» Posts Tagged ‘quicktime’

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Gamma issues are the bane of any filmmaker’s existence. It’s difficult to keep everything consistent when different editors and even different video players decode gamma and affect the brightness/contrast of the video you’re trying to play. We’ve talked a little bit about these issues before, and Apple has been one the biggest offenders in terms of inconsistent gamma, from Quicktime 7, to Quicktime 10, to Final Cut Pro 7. Tony Reale, over at NextWaveDV, takes a look at these issues within the Windows platform. More »

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Months ago here on NoFilmSchool I tried to call attention to a little-known DSLR plugin in development known as 5DtoRGB. 5DtoRGB is a software plugin from Rarevision similar to Canon E1, MPEG Streamclip, and Magic Bullet Grinder in that it is designed to transcode your DSLR footage into something that’s eminently more editable. 5DtoRGB claims to offer the highest quality output of all of these options, but despite my posting about the plugin repeatedly, I could do no actual tests with it since my lowly laptop was restricted to 32-bit processing (5DtoRGB requires a 64-bit processor). Now that I’ve successfully built a 64-bit hackintosh, however (the how-to article is coming soon!), I was looking forward to putting the plugin to work. But I was beat to the punch by NoFilmSchool regular Robin Schmidt, who has done some great tests of his own, and as a result the word is out; now even 24 DP Rodney Charters is tweeting about 5DtoRGB. So now that we have our hands on the plugin, what’s the verdict? More »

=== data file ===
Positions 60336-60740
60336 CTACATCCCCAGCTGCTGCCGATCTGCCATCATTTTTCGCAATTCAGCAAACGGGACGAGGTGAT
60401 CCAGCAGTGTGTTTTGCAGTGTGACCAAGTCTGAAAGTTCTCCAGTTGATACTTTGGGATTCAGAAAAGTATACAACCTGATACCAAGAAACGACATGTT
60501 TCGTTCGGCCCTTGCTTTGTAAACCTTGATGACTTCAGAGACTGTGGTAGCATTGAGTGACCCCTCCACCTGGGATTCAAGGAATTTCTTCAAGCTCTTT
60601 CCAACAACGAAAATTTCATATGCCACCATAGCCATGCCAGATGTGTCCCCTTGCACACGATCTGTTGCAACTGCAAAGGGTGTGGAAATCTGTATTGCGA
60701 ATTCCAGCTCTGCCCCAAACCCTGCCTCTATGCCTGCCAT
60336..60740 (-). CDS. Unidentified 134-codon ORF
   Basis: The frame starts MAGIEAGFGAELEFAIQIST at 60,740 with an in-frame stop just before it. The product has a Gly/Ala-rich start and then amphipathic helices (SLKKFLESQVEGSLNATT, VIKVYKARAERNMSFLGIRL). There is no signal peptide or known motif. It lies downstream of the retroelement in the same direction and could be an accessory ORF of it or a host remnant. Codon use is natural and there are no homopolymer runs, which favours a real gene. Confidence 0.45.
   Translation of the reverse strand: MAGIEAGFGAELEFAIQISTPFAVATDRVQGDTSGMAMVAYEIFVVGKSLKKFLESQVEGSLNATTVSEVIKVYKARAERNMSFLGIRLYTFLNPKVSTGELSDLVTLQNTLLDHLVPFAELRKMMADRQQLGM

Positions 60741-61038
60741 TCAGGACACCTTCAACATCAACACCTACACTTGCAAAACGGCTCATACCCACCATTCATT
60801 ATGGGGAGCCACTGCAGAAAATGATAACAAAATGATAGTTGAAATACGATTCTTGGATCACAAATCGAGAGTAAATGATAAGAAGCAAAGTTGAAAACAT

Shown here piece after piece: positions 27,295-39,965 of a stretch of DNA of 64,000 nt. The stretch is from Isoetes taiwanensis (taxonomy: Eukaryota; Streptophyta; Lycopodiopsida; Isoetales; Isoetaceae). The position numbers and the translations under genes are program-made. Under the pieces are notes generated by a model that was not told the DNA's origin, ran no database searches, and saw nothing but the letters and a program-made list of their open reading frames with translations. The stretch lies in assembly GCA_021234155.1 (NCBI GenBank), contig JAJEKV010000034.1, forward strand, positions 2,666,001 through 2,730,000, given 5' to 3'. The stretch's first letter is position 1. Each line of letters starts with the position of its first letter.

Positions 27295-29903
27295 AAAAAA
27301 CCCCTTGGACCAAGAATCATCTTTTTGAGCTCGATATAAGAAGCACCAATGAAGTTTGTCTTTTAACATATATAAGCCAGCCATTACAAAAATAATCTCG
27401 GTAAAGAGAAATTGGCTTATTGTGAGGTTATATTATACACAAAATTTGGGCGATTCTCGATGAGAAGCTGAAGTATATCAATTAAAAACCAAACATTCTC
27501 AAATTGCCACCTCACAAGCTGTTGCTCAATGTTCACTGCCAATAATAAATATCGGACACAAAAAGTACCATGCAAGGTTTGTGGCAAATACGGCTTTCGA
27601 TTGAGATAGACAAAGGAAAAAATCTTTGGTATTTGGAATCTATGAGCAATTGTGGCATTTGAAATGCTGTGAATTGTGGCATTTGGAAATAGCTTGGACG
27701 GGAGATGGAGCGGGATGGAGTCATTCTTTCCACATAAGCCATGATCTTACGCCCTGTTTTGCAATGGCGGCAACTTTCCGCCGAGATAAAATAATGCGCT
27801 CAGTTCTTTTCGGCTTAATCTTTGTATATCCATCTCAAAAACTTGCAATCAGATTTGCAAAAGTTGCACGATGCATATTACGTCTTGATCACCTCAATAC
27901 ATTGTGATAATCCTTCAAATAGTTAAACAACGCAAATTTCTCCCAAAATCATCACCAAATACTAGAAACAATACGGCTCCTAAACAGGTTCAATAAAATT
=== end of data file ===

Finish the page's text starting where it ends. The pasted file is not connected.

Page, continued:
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I’ve covered a forthcoming DSLR post-production plugin known as 5DtoRGB before here (be sure to read the comments on that post for more info), but I would still call the plugin “little-known.” This is because the software — which transcodes DSLR footage to high-quality ProRes and DPX files — is still in beta. The previous version was restricted to processing a small number of clips, and only the first few seconds of each clip would be transcoded. However, Rarevision stopped by to let us know that the new version has no such restrictions. If they can deliver on the following featureset, I have a feeling the plugin will no longer be “little-known”: More »

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In Zacuto’s most recent DSLR/film comparison, one of the commenters noted that upconverting to ProRes gave much better results (than editing native h.264 footage) in post. While ProRes is definitely a better codec (in terms of color space and compression), the clip showed as a reference seemed to exhibit a perpetually-annoying gamma shift bug that applies to a lot of DSLR shooters — more specifically, anyone editing h.264 video on a Mac. When I shot some stuff on my 5D for Focus Features, I noticed that the clips looked desaturated and flat in Quicktime 7, and supersaturated and contrasty in Quicktime X (Quicktime X ships with Snow Leopard, and Quicktime 7 is an optional install). Jerome Stern at MotionLife corroborates this experience, decrying the lack of consistency when it comes to viewing and editing h.264 footage on a Mac: More »